Jon Wilson, who hand-crafts toy blocks, unloads wrapped baskets for donation to the Sky Valley Food Bank on Wednesday in Monroe. (Olivia Vanni / The Herald)

Jon Wilson, who hand-crafts toy blocks, unloads wrapped baskets for donation to the Sky Valley Food Bank on Wednesday in Monroe. (Olivia Vanni / The Herald)

He plays Santa with a saw and sander, making blocks to give

Christmas House won’t open this year due to COVID, but its toys will be distributed at area food banks.

A mask hid the beard that makes Jon Wilson look a bit like Santa. Outside the Sky Valley Food Bank, he unloaded basket after basket of handcrafted wooden blocks, all tied up with Christmasy ribbons.

Wilson’s delivery in Monroe Wednesday was the last of 10 such trips he’s made to area food banks, which in this pandemic year will distribute holiday toys as well as groceries. The back of his truck was filled with the baskets and gift bags wrapped by his wife, Joyce.

Inside those pretty packages, children will find blocks of different shapes and sizes — sanded smooth, unpainted and ready for little hands and big imaginations.

“They don’t break in the first four hours and they don’t need batteries,” said Wilson, 74, who crafted enough blocks to fill 180 baskets or bags. Wilson, who lives on wooded acreage north of Monroe in the French Creek area, took 18 of the packages to each food bank he visited.

In the past, he has taken baskets of blocks to Christmas House. Since 1981, the Everett-based all-volunteer nonprofit has provided free holiday gifts for Snohomish County families in need. Because of coronavirus-related restrictions, Christmas House will not be open for its customary “shopping” days at the Everett Boys & Girls Club.

“We’re partnering by bringing gifts to food banks,” said Gregg Milne, Christmas House president.

Jon Wilson shows one of the hand-crafted blocks on Wednesday in Monroe. (Olivia Vanni / The Herald)

Jon Wilson shows one of the hand-crafted blocks on Wednesday in Monroe. (Olivia Vanni / The Herald)

The agency has so far delivered about 8,000 toys, for infants to 12-year-olds, to local food banks. Milne said Christmas House has also provided holiday presents for local students whose families are experiencing homelessness.

Christmas House gave the Sky Valley Food Bank 230 children’s gifts, said Milne, and larger agencies received many more. About 1,500 gifts are going out from Christmas House through the Salvation Army, he said.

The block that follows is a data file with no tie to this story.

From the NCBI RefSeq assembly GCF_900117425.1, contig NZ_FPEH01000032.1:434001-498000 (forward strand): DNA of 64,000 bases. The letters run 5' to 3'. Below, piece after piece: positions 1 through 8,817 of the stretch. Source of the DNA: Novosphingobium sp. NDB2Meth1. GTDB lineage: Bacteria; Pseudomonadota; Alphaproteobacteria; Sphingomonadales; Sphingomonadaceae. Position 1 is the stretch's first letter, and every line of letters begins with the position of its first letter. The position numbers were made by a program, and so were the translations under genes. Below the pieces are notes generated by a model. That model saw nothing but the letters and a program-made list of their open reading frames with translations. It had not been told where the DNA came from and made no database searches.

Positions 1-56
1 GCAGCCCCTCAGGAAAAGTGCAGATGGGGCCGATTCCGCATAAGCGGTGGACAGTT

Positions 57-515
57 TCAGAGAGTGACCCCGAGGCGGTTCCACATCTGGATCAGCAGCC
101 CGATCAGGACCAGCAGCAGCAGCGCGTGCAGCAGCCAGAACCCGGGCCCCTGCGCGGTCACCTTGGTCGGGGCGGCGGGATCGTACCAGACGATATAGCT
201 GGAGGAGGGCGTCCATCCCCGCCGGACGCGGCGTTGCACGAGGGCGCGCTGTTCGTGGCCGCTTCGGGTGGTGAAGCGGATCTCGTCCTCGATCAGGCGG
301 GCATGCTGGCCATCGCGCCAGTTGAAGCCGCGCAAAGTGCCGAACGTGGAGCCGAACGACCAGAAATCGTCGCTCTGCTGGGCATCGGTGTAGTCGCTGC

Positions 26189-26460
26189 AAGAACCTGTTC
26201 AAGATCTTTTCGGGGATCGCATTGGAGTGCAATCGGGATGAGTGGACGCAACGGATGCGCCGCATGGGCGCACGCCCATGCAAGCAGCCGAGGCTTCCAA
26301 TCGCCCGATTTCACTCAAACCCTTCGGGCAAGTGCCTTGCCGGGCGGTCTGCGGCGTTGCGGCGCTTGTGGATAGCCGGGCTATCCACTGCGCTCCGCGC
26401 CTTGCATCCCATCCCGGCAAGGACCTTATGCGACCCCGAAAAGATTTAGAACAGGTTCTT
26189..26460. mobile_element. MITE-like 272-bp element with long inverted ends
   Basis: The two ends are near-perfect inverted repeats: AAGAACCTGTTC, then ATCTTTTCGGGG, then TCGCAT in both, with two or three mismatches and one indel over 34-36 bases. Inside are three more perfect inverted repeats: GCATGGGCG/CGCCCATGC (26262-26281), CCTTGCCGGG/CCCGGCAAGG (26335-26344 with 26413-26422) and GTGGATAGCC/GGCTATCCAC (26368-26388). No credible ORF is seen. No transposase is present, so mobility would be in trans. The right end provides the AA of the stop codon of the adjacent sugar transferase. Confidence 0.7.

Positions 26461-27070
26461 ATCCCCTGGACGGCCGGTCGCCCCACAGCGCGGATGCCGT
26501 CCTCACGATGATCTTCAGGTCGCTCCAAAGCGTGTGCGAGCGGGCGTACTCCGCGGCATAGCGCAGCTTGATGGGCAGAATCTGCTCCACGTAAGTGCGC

“I just know there’s a lot of need out there, for shelter and food,” leaving many families unable to fulfill kids’ holiday wishes, Milne said.

Signs are up at the Boys & Girls Club letting Christmas House clients know the program won’t be open there, he said. Word also went out to area schools.

Cindy Chessie, the Sky Valley Food Bank’s executive director, said toy distribution will happen there Dec. 12 and likely on some “emergency days.” The food bank regularly provides groceries to some 350 families. About 400 families are signed up to receive toys. Families fill out forms designating children’s ages and “check off things their kids would like,” Chessie said.

Chessie said the food bank also gets gifts from other sources, among them the Big Heart Big Smile Foundation, schools that hold toy drives, the Maltby Church and Monroe businesses that have giving trees.

In the past, Wilson has donated blocks to Toys for Tots. His first such project was back in 1972.

Sky Valley Food Bank Executive Director Cindy Chessie helps unload Jon Wilson’s toy block donations on Wednesday in Monroe. (Olivia Vanni / The Herald)

Sky Valley Food Bank Executive Director Cindy Chessie helps unload Jon Wilson’s toy block donations on Wednesday in Monroe. (Olivia Vanni / The Herald)

“I worked at Black Clawson in Lowell in 1972. They had a pattern shop, patterns of all different shapes and contours,” he said. He recalled asking if he could have his employer’s scrap wood, and use of a band saw and sander.

“I made a dozen boxes of blocks and shipped them to my sister in Los Alamos, New Mexico,” he said. “She has two kids. She gave a lot of them away,” said Wilson, who raised three children of his own.

Now retired, Wilson worked as a foundry engineer at Sather Manufacturing on Everett’s McDougall Avenue. “There were several wood shops along the street. They were tossing out scrap wood, maple and cherry. I picked up a lot,” he said. He also got wood from pallets at a nearby door company.

“I’d make blocks to give away,” he said. With a table saw and disk sander, his home has become a kind of Santa’s workshop.

Making blocks isn’t Wilson’s only way of giving back. Since 1973, he’s been a volunteer with Everett Mountain Rescue. With people getting outside during the pandemic, “this year has been incredibly busy,” he said.

Wilson started working on the blocks he’s giving away this season two years ago. He thinks of all the children who’ll find those simple toys on Christmas morning.

“It’s good for their imagination,” he said.

Julie Muhlstein:

Help with toys

Christmas House, which annually provides thousands of holiday gifts for Snohomish County children, will not be open to clients this year due to coronavirus safety regulations. The organization’s toys for children 12 and younger will instead be distributed by area food banks. For details, check directly with your local food bank.

Donate to Christmas House by sending a check to: Christmas House, P.O. Box 717, Everett, WA 98206.

Or donate online at

To arrange to donate new toys or gifts, leave a message with Christmas House at 425-338-2273.

New toys may also be dropped off at local Les Schwab Tire Centers, the Everett Mall toy chest or fire stations in Everett.

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